The Islanders is as different from The Affirmation as it is possible to be and yet still retain that sense of shattered identities, unstable realities, the combination of allure and threat, and above all the willingness to challenge and experiment with our understanding of what is going on. The new novel takes the form of a gazetteer, with entries in alphabetical order describing some 53 of the main islands and island groups in the Dream Archipelago, providing information for the tourist on landscapes, flora and fauna, currency, and the like. The islands, we learn, all have at least two names, and some have more; Muriseay, the largest island in the archipelago and the one that features most often in the stories, is also known as “Red Jungle,” “Threshold of Love,” “Big Island,” and “Yard of Bones,” the names suggestive of the many stories that associate themselves with these islands. We also learn, through this deeper and broader exploration of the archipelago, that they are more than the fantastic substitute for the Greek islands they once were. The events that prove central to the book, for instance, take place at the Teater Sjøkaptein in the town of Omhuuv on the island of Goorn, names suggestive of a colder, more Scandinavian setting. Indeed, in this novel the archipelago comes across, in more senses than one, as a rather chillier place than it did before.

Several entries restrict themselves to basic facts about the islands, but other forms of information start to intrude: there are diary entries, letters, newspaper articles, official reports, memoirs, personal accounts, confessions, and more. Many of these constitute stand-alone short stories, so that at times The Islanders comes across as a collection of separate tales; at times it is like a “fix up,” linked stories that add up to something close to a novel. Then, slowly, we realize that in among the several stories we are being told there is one central mystery to which we keep returning, sometimes directly, sometimes only glancingly. By the end of this intricately structured work, we accept that it is a novel, but a novel unlike any other we have read.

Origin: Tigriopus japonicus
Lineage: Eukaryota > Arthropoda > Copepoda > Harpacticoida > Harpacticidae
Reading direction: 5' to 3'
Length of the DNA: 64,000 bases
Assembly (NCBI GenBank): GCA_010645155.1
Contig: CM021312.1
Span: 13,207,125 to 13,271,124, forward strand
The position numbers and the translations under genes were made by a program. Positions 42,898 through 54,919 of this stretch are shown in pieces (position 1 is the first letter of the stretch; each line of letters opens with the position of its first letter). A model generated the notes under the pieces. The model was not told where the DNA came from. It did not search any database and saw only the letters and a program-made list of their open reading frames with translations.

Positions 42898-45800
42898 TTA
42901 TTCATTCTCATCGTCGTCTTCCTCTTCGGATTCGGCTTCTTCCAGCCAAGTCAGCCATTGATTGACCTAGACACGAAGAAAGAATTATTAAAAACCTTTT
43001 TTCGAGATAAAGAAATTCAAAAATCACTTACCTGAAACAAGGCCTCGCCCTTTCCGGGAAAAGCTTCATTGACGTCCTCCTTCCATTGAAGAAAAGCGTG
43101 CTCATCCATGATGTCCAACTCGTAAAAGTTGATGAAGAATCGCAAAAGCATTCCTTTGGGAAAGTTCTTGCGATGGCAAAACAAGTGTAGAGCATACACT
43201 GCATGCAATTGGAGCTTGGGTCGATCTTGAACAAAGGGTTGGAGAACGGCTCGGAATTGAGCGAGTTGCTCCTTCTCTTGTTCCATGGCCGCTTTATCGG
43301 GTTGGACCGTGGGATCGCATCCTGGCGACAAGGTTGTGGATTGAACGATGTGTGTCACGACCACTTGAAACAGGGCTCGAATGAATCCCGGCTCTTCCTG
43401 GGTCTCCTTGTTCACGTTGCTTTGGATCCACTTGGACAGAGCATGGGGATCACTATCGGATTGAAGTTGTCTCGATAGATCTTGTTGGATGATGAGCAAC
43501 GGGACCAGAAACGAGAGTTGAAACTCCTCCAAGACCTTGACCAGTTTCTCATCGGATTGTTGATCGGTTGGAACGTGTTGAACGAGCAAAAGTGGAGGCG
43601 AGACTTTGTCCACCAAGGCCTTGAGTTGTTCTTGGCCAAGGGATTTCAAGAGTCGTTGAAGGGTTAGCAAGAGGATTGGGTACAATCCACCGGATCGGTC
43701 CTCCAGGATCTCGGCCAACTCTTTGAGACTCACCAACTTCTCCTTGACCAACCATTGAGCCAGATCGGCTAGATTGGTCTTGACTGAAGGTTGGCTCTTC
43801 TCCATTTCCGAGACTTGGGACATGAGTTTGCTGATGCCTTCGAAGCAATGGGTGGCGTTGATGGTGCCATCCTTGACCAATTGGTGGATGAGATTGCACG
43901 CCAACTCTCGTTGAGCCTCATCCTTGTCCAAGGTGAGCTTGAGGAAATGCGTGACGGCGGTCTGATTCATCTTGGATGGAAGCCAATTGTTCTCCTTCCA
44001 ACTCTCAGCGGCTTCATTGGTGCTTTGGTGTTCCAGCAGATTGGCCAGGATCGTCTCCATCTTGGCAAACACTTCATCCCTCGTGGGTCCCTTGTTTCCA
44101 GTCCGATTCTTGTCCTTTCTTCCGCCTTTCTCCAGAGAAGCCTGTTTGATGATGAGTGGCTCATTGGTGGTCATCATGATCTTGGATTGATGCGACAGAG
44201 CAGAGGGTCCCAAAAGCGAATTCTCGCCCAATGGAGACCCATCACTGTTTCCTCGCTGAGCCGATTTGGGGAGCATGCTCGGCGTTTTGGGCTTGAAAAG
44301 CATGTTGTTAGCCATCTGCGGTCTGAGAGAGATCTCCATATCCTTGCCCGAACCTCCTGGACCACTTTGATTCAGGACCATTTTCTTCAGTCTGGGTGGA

Because of its complex structure, nothing of this central mystery is presented in chronological order or from consistent viewpoints. We are given fragments of a story: our first intimation of the central thread of the tale, for instance, comes in the form of a newspaper report of an old miscarriage of justice. Later comes a student’s first-hand account of a year he spent working in a provincial theatre; another piece reveals, in passing, that the student had concealed his real identity; still another will make mention of a famous mime artist killed on stage in mysterious circumstances. It is up to us to piece all these disparate scraps together to discover what story it is we are being told. And since not every account we read can be telling the truth, we might all come up with a different story depending on which accounts we choose to believe and which we dismiss.